Around a Third of Renters Late on April Payment as Pandemic Hits Housing

April 8, 2020 Updated: April 8, 2020

Nearly a third of tenants in the United States didn’t pay rent in the first week of April, a landlord group stated.

The National Multifamily Housing Council (NMHC), whose research arm has launched a weekly accounting of rent payments, found a 12 percentage point drop in the share of apartment households that paid rent by April 5, the group stated in a release.

The stark figures were presented as “the first review of the effect of the COVID-19 outbreak on rent payments,” as American families struggle financially during the CCP (Chinese Communist Party) virus pandemic.

Only 69 percent of households paid their rent by April 5, down from 81 percent that paid by March 5, the NMHC found.

“Biggest takeaway: almost 70% of apartment households had paid their rent as of April 5. Those who can are still paying,” Caitlin Sugrue Walter, vice president of research at NMHC, wrote in a Twitter post.

“Will be even higher next week,” Walter added, referring to expectations that some people will likely pay rent at a later date.

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“For Rent” and “For Sale” signs are seen outside an apartment building. (Paul J. Richards/AFP/Getty Images)

“Because most apartment operators have a few days grace period where rents can be collected without penalty, clarity on performance data will be gradual for each month impacted by COVID-19,” she said in a note.

Also, because April 5 was a Sunday, the figures may not have captured rent paid online on that date, which would normally be processed on the next working day.

“The COVID-19 outbreak has resulted in significant health and financial challenges for apartment residents and multifamily owners, operators and employees in communities across the country,” Doug Bibby, NMHC president, wrote in an April 8 statement.

“However, it is important to note that a large number of residents met their obligations despite unparalleled circumstances, and we will see that figure increase over the coming weeks,” he added.

The group’s rent payment tracker is based on data from 13.4 million units nationwide. The council stated that in its calculations, it excludes vacant units, purpose-built student housing, privatized military housing, and subsidized affordable units.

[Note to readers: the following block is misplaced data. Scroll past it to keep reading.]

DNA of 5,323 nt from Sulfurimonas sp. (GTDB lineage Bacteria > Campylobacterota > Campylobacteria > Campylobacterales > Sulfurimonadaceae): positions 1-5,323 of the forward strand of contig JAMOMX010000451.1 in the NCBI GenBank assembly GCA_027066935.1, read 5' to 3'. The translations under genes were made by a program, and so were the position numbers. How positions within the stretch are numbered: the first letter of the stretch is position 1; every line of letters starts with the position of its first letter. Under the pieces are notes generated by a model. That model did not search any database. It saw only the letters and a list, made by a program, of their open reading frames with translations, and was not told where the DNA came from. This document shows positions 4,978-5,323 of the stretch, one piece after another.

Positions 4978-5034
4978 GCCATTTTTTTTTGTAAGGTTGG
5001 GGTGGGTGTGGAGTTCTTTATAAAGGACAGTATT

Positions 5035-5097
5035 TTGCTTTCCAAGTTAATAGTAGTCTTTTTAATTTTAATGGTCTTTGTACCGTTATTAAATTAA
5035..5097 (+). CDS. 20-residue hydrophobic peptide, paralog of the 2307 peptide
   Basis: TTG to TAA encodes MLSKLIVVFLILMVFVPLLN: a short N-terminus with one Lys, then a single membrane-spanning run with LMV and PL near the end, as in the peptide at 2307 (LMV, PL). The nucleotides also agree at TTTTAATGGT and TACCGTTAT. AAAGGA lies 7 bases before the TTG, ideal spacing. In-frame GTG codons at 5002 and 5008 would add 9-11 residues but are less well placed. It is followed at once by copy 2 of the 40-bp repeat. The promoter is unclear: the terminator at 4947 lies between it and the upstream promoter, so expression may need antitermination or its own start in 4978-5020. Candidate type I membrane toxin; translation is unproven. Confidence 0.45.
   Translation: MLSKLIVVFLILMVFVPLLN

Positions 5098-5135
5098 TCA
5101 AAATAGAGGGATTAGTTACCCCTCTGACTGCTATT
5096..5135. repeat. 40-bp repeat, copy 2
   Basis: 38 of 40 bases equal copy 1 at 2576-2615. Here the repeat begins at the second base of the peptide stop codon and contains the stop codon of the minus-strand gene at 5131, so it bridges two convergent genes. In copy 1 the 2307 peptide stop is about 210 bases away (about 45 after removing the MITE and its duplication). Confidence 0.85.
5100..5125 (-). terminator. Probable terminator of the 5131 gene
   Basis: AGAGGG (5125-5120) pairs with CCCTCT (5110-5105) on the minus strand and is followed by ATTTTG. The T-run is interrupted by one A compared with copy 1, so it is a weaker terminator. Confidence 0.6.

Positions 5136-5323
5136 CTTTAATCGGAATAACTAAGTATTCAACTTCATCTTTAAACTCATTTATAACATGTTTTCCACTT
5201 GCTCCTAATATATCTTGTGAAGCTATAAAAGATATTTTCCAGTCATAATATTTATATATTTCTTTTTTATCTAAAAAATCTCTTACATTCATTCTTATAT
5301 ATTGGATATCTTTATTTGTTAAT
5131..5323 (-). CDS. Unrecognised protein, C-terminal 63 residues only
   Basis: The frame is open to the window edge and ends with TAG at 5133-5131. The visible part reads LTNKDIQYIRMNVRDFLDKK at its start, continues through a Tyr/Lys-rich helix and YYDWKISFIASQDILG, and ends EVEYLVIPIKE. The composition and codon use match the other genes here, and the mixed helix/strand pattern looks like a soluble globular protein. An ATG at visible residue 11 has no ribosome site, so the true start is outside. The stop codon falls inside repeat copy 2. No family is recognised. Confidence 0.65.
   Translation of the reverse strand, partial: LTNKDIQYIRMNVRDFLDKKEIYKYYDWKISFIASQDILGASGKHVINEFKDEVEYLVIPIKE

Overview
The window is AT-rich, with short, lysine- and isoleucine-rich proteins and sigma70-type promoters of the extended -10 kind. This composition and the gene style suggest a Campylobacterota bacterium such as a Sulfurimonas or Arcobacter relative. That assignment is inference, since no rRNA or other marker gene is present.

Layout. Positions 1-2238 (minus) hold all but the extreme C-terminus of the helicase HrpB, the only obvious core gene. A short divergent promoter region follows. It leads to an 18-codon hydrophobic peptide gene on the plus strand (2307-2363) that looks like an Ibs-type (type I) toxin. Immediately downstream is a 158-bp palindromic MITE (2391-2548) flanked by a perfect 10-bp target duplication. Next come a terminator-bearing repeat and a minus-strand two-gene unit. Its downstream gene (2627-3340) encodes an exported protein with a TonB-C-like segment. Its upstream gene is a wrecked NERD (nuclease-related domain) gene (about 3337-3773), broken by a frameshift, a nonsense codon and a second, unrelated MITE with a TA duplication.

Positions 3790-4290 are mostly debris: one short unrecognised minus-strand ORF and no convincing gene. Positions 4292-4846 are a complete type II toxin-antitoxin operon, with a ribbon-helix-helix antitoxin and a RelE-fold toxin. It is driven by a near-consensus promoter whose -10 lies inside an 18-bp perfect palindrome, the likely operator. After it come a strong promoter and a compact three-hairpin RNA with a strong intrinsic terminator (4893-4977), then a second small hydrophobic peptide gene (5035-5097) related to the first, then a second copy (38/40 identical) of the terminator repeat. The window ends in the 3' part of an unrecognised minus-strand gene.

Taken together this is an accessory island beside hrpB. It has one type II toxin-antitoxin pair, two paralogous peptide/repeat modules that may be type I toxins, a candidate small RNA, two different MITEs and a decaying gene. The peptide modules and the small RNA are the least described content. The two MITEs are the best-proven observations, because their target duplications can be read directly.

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Student housing on the UCLA campus in Los Angeles, Calif., on May 11, 2017. (Kevork Djansezian/Getty Images)

While the percentage of payments is likely to see an uptick, as Bibby predicted, the 12 percent month-over-month drop suggests many renters are struggling to meet financial obligations as businesses shutter and people are asked to stay in their homes in a bid to curb the spread of the COVID-19 outbreak.

“This information is important because it will provide a regular look at how affected the nation’s 40 million apartment residents are by the economic crisis following the spread of COVID-19. It’s also an indicator of the industry’s financial performance, which has far-reaching financial and economic repercussions,” Walter said.

Bruce Brunner, a Minneapolis area landlord, told The New York Times that some two dozen of his 130 tenants told him they lost their jobs or had their hours cut.

“Six weeks ago, you could name your price and you’d have multiple people applying,” said Brunner, who owns and manages 20 duplexes and triplexes across the city. “Now, you’re deferring and working out payment plans, and it’s only going to get worse.”

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